These are good questions. There are many voice teachers who teach otherwise, but straight tone, not vibrato, is actually the most natural way to make a sound. Don’t let anyone tell you otherwise! You never hear a baby cry with vibrato, nor do people talk with vibrato (unless you count Katherine Hepburn). Vibrato must be consciously or unconsciously caused physically by the singer. Even instrumentalists cause vibrato either by mouth motions (embouchure vibrato), hand motions or conscious diaphragmatic pulsations.
For some singers, their musical ears tell them to sing with vibrato and their bodies react and respond, “kicking off” the muscle work to begin the vibrato. They might not even know how they’re making it happen! Singers without a vibrato, on the other hand, will have to make a more conscious effort to train their bodies to produce vibrato. Once the vibrato does begin, though, it soon becomes relatively easy to maintain,to the point we don’t really even think about it. It’s like when we learn to bike ride with our hands on the handle bars at first, but eventually we’re so comfortable with the balance that we can take our hands off of the handle bars with great control.
Vibrato isn’t natural until you can do it naturally. What do I mean by that? Well, I’ll make an analogy with hula-hooping. My oldest daughter and my son took to hula-hooping like ducks to water. After just one day, they knew how to hula-hoop for hours without stopping, and they looked like they were barely moving or even giving it any thought. They both routinely won the hula-hooping contests at school. Now me? I have to work really hard just to get the stupid thing to go around 4 or 5 times! But then, I also didn’t care to work that hard to learn, either. If I wanted to learn (and I lost a few pounds around the waist!) I know I could learn, but I’m not that motivated. Maybe in my retirement…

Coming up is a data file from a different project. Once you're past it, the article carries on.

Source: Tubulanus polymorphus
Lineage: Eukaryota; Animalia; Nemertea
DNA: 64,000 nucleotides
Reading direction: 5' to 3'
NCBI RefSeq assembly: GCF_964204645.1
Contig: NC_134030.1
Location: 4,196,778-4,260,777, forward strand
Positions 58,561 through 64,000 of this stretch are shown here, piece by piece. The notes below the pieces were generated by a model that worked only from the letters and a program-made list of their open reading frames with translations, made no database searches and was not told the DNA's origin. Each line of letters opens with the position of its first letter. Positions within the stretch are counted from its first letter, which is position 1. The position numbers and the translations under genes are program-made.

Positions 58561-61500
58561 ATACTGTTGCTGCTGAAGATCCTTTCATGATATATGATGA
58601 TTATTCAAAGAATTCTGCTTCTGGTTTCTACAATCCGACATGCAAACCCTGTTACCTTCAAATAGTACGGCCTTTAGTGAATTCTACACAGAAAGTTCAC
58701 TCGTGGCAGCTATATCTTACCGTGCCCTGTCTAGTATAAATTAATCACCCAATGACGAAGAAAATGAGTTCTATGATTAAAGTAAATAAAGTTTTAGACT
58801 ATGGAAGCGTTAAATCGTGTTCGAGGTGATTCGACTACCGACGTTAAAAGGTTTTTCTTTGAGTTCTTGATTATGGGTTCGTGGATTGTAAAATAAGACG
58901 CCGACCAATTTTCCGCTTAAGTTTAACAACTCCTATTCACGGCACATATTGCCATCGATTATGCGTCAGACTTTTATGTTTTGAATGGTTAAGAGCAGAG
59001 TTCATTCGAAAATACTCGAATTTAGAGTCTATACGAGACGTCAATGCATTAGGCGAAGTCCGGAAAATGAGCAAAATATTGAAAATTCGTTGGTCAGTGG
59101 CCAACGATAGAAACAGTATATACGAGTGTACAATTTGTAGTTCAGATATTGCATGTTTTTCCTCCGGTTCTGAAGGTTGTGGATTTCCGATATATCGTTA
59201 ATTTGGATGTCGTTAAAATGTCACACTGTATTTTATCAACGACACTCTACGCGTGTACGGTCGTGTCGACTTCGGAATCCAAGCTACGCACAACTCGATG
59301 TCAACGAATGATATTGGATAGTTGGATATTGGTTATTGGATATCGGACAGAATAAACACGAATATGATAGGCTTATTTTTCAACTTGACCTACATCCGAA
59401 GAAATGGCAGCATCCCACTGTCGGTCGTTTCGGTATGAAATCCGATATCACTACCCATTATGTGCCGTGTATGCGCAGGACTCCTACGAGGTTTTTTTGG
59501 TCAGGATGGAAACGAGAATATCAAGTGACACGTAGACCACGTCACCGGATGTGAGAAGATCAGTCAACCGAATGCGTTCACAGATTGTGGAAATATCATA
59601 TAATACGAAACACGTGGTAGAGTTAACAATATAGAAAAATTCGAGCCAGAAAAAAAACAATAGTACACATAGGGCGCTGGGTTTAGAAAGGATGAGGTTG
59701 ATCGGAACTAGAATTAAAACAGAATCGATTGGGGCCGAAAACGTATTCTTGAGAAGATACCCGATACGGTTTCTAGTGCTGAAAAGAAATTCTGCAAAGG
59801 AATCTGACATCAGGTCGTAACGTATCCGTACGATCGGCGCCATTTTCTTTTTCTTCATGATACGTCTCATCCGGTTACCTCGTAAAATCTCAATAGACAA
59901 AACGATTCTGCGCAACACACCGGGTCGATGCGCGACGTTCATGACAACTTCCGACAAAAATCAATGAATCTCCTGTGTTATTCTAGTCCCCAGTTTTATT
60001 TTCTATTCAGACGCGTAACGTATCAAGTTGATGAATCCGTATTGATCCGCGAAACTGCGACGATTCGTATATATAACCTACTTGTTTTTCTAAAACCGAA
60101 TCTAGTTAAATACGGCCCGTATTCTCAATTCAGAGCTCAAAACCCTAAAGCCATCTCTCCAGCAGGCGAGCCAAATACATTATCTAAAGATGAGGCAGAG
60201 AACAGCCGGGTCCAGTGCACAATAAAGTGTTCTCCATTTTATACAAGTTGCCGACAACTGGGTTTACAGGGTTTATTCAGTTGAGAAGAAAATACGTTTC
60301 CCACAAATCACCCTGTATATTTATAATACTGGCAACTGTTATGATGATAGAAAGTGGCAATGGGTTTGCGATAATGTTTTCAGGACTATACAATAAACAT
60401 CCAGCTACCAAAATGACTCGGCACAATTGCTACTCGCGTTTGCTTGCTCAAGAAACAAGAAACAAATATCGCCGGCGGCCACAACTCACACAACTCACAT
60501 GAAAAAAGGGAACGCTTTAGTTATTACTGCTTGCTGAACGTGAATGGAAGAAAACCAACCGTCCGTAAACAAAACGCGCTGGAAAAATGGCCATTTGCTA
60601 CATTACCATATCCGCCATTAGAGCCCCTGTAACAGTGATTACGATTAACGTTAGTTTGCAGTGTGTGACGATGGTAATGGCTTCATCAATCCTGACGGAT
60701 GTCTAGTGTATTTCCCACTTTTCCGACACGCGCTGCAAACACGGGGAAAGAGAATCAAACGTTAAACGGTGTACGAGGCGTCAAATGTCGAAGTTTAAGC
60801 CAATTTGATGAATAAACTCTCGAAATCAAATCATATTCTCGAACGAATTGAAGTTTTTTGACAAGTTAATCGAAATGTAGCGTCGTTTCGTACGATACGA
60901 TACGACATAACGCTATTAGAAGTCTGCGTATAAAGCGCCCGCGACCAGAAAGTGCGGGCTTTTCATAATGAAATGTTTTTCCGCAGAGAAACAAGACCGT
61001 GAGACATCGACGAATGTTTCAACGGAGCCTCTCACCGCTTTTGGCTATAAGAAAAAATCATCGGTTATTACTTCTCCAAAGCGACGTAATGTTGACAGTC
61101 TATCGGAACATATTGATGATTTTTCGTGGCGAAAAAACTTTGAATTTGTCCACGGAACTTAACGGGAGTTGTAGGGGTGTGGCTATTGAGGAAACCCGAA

Ultimately vibrato feels natural, just like hula-hooping feels natural, easy and effortless, but only AFTER someone can do it. Some people find vibrato easily (like my kids with hula-hooping), others have to really experiment allot (like me with hula-hooping!). But anyone can learn, though the process may not look or sound pretty!
Let me give you this as a crude (and somewhat boring) example of what vibrato is:
It’s a bit like an air hose underwater, slowly letting air bubbles out at a consistent rate; say at 5-7 bubbles per second. Once one bubble is released, there is a little time for the air pressure to build back up, and then it releases the next bubble, and so on. In this example, of course, there is a complete break between each air bubble.
In singing, however, there is a constant, but uneven release of air. There is slightly more air pressure build-up than is being consistently released. As a result, there are periodic releases of that extra build up of air – the pulses that become vibrato. The extra back pressure before the release of each pulse, as small as it is, is felt all the way back in the lungs, and then it’s released. The vibrato sound we hear is the pressure-release-pressure-release pulsing that occurs. There is synergistic pressure build-up and release between the vocal folds (chords) and the muscles controlling the upward air flow (abs, diaphragm, and dozens of others). How’s that for boring?
But, at the end of the day, the vibrato process has to be “kicked off”, and then maintained by the singer. For many singers, their ear told them their tone needed a pulse to it, so they put it in, consciously or unconsciously. It’s frustrating to those who have to work at “causing” it to start, but it can be taught and it can definitely be learned. Once it’s learned well, it will feel “natural”.
I’ve worked with hundreds of students who had no vibrato. Every student with no vibrato that I’ve worked with has achieved a natural vibrato, as long as they practiced the assigned vibrato exercises consistently. Some had to work longer, but they got it. So will you.